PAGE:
The critical datapoint, as noted below, is the author’s assumption that assessed value for FY04 was 70% of market value instead of the actual 52.3%. This relationship was not fixed at 70% until 2007, and fluctuated widely before then. To see the data for the ten-year period 2003-2012, see page 86 of the town’s 2012 Annual Financial Report @

The author’s use of median household income as a measure of “Ability to Pay” is also seriously flawed, but other than observing that it was up, by his calculations, 12% over the 2000-2013 period, he does not attempt to draw any conclusion from it. If he did, I believe his data would show that the growth in real spending over the same period was 36%, or three times his increase in MHHI (he said only that real spending increased 28% over the ten years between 2003/04 and 2013/14). The best piece I have read on the limitations of using MHHI as a measure of Affordability is entitled, How Census Income Estimates Provide Misleading Statistics on Personal Income for Connecticut Towns, which can be found at

In brief, there are many ways in which median income can, for example, remain unchanged despite significant changes in the underlying ability to pay, just one example of which is the unemployment rate.

I have not verified the data he provides on average MLS sale prices, though there may be a problem in that the mid-2003 data is attributed to ZIP code 06830, which is a Greenwich ZIP code; the “old” ZIP code for 06824 was 06430. However, it doesn’t really matter because even though his methodology is flawed (among other things by ignoring the possibility that home prices in the other Fairfield ZIP code rose significantly more or less; and by ignoring the possibility that there was a shift in the tax burden from commercial to residential, which as it turns out there was, which means that even the corrected number is understated) it produces a conclusion, using the corrected assessed value for 2003, that is at least in the ballpark of what actually happened.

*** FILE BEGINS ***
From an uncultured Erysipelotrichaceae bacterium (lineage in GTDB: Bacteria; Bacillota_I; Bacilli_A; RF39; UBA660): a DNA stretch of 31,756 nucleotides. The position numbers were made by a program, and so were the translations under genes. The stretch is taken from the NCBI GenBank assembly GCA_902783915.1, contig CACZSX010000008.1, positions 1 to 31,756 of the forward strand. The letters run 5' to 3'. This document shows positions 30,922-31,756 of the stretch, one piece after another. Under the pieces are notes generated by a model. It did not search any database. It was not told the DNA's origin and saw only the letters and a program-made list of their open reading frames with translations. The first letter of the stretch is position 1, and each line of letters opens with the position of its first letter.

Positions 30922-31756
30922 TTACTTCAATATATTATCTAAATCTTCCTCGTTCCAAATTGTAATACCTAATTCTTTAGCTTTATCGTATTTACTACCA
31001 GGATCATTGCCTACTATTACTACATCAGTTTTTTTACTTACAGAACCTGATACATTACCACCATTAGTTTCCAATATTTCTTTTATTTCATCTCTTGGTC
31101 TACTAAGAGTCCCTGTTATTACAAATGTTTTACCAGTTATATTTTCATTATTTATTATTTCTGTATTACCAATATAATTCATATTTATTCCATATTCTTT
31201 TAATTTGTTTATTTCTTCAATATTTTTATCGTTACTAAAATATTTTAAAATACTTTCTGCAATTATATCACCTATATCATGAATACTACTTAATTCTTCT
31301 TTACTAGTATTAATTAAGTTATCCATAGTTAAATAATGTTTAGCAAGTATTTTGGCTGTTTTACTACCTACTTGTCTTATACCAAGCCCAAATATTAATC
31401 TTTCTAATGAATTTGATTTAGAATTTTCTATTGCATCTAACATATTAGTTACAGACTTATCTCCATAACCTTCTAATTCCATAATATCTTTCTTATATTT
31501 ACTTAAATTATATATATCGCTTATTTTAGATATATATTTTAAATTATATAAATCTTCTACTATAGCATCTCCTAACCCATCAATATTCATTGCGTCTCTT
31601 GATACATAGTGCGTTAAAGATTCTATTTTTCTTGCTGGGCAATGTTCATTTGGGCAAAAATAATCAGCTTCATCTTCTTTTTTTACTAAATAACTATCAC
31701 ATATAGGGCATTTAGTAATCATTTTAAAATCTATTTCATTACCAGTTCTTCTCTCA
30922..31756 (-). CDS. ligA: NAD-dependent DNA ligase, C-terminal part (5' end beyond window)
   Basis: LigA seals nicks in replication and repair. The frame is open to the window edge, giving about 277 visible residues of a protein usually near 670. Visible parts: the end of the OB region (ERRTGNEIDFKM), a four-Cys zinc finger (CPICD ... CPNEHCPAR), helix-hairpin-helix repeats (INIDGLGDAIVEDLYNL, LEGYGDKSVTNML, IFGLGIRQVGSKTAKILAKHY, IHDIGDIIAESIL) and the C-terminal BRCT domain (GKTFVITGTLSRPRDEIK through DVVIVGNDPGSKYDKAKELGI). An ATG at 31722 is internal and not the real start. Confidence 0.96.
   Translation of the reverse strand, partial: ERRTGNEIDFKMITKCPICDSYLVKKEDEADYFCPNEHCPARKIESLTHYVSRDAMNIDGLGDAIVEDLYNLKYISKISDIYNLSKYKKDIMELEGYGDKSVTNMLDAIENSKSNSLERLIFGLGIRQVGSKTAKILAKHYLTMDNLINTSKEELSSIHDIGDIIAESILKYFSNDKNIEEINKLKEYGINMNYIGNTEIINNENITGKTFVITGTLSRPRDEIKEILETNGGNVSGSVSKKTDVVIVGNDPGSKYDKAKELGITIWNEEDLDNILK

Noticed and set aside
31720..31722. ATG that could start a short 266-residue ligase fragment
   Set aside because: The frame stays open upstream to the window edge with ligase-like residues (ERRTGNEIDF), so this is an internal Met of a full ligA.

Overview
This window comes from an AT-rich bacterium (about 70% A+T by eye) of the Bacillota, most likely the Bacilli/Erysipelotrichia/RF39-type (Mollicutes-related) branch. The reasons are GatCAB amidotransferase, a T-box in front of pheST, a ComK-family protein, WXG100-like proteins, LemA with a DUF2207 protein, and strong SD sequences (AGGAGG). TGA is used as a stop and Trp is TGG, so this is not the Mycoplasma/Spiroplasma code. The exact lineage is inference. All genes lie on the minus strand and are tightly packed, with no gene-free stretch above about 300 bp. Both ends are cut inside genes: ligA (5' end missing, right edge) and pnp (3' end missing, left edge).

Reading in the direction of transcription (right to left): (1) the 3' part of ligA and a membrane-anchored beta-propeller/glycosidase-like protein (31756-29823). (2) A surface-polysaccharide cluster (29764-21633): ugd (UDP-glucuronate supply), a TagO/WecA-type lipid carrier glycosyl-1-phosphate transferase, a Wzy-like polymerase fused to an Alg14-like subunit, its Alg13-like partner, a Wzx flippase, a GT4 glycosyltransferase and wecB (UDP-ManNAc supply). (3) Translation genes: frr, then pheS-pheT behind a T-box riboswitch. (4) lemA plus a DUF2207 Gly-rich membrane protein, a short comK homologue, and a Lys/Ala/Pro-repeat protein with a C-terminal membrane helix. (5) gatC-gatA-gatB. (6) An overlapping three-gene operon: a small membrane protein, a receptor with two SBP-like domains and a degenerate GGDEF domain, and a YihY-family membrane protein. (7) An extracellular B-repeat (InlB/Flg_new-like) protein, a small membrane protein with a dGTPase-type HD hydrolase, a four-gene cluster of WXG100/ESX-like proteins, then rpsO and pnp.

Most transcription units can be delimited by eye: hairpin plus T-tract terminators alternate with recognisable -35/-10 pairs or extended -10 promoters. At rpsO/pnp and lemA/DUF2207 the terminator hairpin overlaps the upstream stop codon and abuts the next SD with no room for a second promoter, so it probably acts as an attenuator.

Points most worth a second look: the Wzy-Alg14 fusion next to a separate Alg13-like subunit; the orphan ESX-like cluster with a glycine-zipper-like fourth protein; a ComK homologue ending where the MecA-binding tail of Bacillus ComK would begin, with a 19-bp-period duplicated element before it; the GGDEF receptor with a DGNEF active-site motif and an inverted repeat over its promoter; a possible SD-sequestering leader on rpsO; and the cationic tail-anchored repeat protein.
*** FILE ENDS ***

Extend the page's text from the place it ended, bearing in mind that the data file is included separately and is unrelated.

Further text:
Having concluded that the real increase in taxes was only 1.2% over the last ten years, it should have been obvious that there was a problem between this number and the 27% increase he previously computed for real per-capita spending over the same period. The only way both numbers could be correct if the average number of people per HH decreased dramatically and the number of taxable homes increased dramatically. The number of people per HH is usually pretty stable over decades.

With regard to how much of the town budget goes to personnel costs, the simple answer is that in the current year (FY13), personnel costs are ~80% of the BOE budget (66% salaries and 14% benefits) and ~68% of the Town budget (43% salaries and 25% benefits) excluding debt service. Combining the two, we get total personnel costs at 68% (51% salaries and 17% benefits) and debt service at 10%, leaving only 22% for everything else.

On your final question, Fairfield Taxpayer will soon publish its recommendations on what should be done to reduce the currently proposed $287 million budget for FY14 that would require a 6.4% increase in our taxes, so please stay tuned to the Web site.